- "Negotiate" means the act of conferring directly with or offering advice directly to a purchaser or prospective purchaser of a particular contract of insurance concerning any of the substantive benefits, terms or conditions of the contract, provided that the person engaged in that act either sells insurance or obtains insurance from insurers for purchasers.3
- "Sell" means to exchange a contract of insurance by any means, for money or its equivalent, on behalf of an insurance company.4
- "Solicit" means attempting to sell insurance or asking or urging a person to apply for a particular kind of insurance from a particular company.5
In our experience, most states take a broad view of all three definitions. Nearly any activity which constitutes more than a mere referral to a licensed insurance producer, including describing insurance coverage, advocating the purchase of insurance, or discussing the cost of insurance coverage, will be viewed by insurance regulators as constituting at least the solicitation of insurance.6
A majority of states have adopted Section 13(D) from the PLMA,7 which permits an insurance producer to share commissions with non-licensed persons (such as an affinity marketing partner) so long as the unlicensed person does not sell, solicit, or negotiate insurance. At present, those states8 are: Alabama, Arizona, Arkansas, California, Colorado, Connecticut, Delaware, District of Columbia, Hawaii, Idaho, Illinois, Indiana, Iowa, Kansas,9 Maine, Maryland, Michigan, Minnesota, Missouri, Nebraska, Nevada, New Hampshire, New Jersey, Oklahoma, Oregon, Rhode Island, Vermont, Washington, and Wyoming.
In these states, a producer may enter into an affinity marketing agreement with an unlicensed business and may pay that unlicensed business a share of its commission on policies sold as a result of the affinity marketing arrangement, /so long as/ the partner business does not sell, solicit, or negotiate insurance.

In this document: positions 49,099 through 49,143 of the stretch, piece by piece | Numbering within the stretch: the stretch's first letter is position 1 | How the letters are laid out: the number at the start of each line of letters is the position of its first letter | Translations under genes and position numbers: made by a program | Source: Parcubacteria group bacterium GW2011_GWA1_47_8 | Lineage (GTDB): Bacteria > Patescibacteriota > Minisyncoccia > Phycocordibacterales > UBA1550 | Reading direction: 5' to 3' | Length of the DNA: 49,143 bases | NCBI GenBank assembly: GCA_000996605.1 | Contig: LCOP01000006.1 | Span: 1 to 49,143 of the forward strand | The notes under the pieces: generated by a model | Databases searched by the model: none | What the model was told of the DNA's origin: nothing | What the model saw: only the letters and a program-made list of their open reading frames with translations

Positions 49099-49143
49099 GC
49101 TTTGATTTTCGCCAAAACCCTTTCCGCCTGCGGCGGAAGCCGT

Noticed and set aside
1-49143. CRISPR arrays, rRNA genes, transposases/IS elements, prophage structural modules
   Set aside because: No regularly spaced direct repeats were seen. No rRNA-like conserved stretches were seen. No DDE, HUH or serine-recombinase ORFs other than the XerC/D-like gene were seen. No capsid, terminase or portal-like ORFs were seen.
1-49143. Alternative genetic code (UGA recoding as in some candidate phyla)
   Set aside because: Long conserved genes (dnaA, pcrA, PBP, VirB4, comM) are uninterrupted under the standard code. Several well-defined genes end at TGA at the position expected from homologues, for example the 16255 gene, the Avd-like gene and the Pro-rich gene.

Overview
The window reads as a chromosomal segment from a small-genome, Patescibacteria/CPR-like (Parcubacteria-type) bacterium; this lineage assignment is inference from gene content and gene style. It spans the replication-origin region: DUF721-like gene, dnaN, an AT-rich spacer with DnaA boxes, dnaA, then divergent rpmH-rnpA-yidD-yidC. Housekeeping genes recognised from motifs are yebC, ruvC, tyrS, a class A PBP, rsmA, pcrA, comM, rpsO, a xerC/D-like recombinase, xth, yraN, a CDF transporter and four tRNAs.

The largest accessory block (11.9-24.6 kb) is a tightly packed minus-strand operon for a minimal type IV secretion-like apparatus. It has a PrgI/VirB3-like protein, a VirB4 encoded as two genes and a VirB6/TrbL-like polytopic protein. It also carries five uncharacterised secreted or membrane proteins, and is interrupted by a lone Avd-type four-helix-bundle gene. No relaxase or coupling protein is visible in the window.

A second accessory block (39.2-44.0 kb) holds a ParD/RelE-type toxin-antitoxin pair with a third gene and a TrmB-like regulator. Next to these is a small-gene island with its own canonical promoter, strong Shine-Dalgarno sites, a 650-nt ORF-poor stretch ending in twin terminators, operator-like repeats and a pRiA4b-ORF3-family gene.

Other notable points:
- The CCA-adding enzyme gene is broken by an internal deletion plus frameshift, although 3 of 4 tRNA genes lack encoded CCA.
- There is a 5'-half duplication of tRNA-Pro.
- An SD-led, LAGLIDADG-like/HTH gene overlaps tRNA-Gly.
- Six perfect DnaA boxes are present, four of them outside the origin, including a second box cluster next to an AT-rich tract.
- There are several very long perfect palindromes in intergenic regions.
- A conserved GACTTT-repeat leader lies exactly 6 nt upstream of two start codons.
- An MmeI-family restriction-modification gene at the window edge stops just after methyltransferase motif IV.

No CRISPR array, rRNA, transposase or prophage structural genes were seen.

A number of other states have not adopted Section 13(D) of the PLMA but do allow producers to pay referral fees to unlicensed persons, so long as the unlicensed person receiving referral fees does not sell, solicit, or negotiate insurance, and provided the referral fee is not contingent upon the sale of an insurance product, which would be viewed as a proxy for commission. Generally, referral fees must be paid for each referral and may not be contingent on whether or not a potential insured applies for or purchases insurance coverage from the producer.10 Also, many states which allow only referral fees mandate that the amount of a referral fee be fixed, unlike commissions, which are generally a percentage of the premium paid on an insurance policy.11 The following states permit only referral fees to be paid by insurance producers (including those transacting life and property and casualty insurance):12 Florida, Kentucky, Louisiana, Ohio, South Carolina, South Dakota, Tennessee, and Virginia.
Additionally, New York allows life insurance producers to pay referral fees, but not commissions, to unlicensed persons who do not sell, solicit, or negotiate life insurance.13 New York's law is not clear on whether referral fees are allowed for property and casualty insurance.
In states which allow referral fees, but not commissions, insurance producers and their affinity marketing partners must be careful to follow the letter of the law in each state because each state imposes slightly different requirements on referral fees. In fact, notwithstanding the letter of the law or regulations published in the various states, it is advisable to contact each insurance department at least informally prior to implementing a particular fee arrangement in each state, as the regulators sometimes interpret the laws in a manner that is not always readily apparent from the text of the law or regulation.
Other Regulatory Regimes
While the majority of states allow producers to pay either a share of commissions or referral fees to affinity marketing partners, a handful of states have laws on the subject which are unclear or which appear to generally prohibit both commission-sharing and the payment of referral fees. Those states are:14 Alaska, Georgia, Massachusetts, Mississippi, North Dakota, Texas, Utah, and Wisconsin.
Particularly in these states, caution is required in the structuring of any affinity marketing arrangement. For example, Mississippi has adopted § 13(D) of the PLMA;15 however, its law also prohibits commission-sharing and allows for limited referral fees.16 This sort of uncertainty places any affinity marketing arrangement at risk of regulatory scrutiny.